Today, Maryland Governor Larry Hogan signed the Opioid-Associated Disease Prevention and Outreach Act, after it passed the Maryland General Assembly with overwhelming bipartisan support. The legislation, also referred to as the Syringe Services Programs Bill, will allow thousands of Maryland residents to access life-saving sterile syringe exchange programs.
Maryland has grappled with a rising rate of new HIV infections, recently ranking 2nd in the nation for the rate of new HIV infections per 100,000 residents. Among those newly diagnosed in 2012, young people 20 to 29 year olds made up a shocking 31 percent of new cases. In 2012, 22% of Maryland HIV cases in men and 26% in women were a result of injection drug use.
The new law authorizes local health departments and community-based organizations throughout Maryland to establish sterile syringe exchange programs with approval from the state’s Department of Health & Mental Hygiene. Such programs have a proven, decades-long track record of preventing the spread of infectious diseases such as HIV/AIDS and hepatitis C, in addition to being a major entryway to treatment for people who use drugs and reducing problematic drug use. Despite these benefits, previously the only jurisdictions in Maryland authorized to create syringe exchange programs were Prince George’s County (which has not set up any programs) and Baltimore City (which has a successful program).
With the advent of the new law, Maryland joins the growing number of states to recently reform syringe access over the last year, including Florida, Kentucky and Indiana. Due to recent Congressional action to modify the decades-long ban on federal funding for syringe access programs, these newly expanded programs will be able to seek federal support for their work.
“There’s now a growing consensus throughout our nation that drug use is best treated as a health issue,” said Kaitlyn Boecker, Policy Coordinator for the Drug Policy Alliance. “By expanding its syringe access programs, Maryland will be able to significantly reduce rates of HIV and other preventable diseases. We hope this is just the beginning of broader efforts in Maryland to reduce preventable harms caused by outdated drug laws and drug misuse.”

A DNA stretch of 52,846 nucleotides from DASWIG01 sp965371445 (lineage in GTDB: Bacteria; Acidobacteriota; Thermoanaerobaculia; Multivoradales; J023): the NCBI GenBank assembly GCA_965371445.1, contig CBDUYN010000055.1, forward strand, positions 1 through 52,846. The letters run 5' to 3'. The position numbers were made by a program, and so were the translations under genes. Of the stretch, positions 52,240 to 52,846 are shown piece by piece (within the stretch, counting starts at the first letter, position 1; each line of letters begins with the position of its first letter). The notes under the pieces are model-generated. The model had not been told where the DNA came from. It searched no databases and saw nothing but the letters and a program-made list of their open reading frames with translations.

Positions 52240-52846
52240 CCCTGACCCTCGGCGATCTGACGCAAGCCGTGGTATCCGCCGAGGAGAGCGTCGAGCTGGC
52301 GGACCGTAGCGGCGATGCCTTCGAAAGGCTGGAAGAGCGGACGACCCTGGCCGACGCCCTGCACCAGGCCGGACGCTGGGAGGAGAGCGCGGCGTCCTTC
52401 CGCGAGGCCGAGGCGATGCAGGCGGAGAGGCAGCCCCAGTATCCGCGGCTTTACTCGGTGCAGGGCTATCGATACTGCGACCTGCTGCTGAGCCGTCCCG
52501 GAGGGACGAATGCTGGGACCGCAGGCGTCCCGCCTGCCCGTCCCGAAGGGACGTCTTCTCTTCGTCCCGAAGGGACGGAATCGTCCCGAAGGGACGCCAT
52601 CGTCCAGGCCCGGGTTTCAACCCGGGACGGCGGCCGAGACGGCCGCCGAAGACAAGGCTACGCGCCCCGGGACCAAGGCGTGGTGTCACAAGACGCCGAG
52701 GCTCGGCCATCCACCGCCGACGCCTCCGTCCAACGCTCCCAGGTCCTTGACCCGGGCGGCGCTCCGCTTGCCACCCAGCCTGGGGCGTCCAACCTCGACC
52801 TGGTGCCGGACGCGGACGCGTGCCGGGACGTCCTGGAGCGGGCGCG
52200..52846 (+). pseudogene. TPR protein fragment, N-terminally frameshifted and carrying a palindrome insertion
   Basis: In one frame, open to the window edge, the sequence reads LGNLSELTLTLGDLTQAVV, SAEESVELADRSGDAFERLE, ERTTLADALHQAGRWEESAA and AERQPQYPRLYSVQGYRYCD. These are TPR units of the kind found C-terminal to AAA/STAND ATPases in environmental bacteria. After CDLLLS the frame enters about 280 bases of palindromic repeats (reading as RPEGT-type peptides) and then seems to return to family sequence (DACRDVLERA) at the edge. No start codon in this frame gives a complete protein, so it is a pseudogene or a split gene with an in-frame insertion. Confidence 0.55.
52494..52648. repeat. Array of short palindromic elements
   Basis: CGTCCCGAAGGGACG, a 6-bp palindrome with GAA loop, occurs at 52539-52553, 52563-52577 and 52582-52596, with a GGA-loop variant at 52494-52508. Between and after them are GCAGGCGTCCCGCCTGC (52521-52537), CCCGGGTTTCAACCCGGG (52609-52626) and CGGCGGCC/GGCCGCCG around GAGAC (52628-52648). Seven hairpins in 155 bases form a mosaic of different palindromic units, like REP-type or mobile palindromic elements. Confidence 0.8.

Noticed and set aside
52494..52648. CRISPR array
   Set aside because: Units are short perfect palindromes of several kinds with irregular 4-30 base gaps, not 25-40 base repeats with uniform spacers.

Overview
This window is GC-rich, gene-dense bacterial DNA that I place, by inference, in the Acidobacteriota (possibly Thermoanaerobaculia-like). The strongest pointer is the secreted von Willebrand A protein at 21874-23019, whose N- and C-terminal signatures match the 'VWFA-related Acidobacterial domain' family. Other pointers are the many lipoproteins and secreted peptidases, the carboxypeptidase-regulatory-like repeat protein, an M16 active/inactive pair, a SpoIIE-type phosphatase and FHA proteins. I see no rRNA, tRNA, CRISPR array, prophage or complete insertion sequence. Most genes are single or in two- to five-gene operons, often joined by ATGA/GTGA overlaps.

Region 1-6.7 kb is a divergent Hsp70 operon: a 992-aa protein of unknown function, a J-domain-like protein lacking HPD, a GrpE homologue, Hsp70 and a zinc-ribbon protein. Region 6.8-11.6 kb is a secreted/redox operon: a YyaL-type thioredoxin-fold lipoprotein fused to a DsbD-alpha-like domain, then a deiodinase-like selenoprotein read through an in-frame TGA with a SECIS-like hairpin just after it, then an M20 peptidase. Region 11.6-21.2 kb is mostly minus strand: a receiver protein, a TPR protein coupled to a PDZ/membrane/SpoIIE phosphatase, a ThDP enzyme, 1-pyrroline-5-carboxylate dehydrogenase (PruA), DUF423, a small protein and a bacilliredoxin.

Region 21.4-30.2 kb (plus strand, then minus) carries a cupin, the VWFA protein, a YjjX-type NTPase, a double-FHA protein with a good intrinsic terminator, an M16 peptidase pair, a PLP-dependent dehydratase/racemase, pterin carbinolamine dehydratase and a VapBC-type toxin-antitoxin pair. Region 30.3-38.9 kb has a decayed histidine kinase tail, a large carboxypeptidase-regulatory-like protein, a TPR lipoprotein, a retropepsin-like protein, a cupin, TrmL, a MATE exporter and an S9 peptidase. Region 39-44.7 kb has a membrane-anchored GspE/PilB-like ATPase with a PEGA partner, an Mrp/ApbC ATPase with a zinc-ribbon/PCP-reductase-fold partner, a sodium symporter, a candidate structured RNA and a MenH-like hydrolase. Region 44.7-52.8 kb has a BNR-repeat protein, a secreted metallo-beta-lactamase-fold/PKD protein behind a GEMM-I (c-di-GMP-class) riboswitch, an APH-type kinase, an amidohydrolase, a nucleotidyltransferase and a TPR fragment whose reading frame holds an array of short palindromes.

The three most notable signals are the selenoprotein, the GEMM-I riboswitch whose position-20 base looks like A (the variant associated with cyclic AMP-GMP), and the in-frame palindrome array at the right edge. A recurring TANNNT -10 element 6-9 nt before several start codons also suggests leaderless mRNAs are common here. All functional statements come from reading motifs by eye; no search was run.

“Syringe service programs are not only vital in reducing the harm of injection drug use, but they provide a humane and compassionate approach to addressing substance-use disorders,” said Mark Sine, Director of the Baltimore Student Harm Reduction Coalition. “Maryland has many active community-based organizations who will be able to significantly expand their positive impact with this new law.”
Advocates have championed the syringe services bill, sponsored by Delegate Clarence Lam, over the past two legislative sessions. Supporters include key local stakeholders from the University of Maryland School of Law Drug Policy Clinic, Grief Recovery After a Substance Passing (GRASP), University of Maryland Medical Center, and many others.
Syringe access programs are supported by every major medical and public health organization, including the American Medical Association, National Academy of Sciences, American Academy of Pediatrics, American Bar Association, and U.S. Conference of Mayors. In addition to significantly reducing the spread of infectious diseases by people who use drugs, syringe exchange programs save the lives of police, firefighters and other first responders. Police are regularly stuck with syringes in the line of duty (a study of police officers in Rhode Island found nearly 1 in 3 officers had been stuck by a syringe in their career). Law enforcement leaders across the nation – are strong proponents of syringe exchanges, for their own safety and for that of the communities they serve.
“We have ignored innovative, evidence-based programs that can reduce the negative consequences of substance-use for too long. I’m thrilled Maryland is moving past failed drug war policies and implementing well-documented strategies that will save lives across our state,” said Sine.
Date Published: May 10, 2016
Published by Drug Policy Alliance
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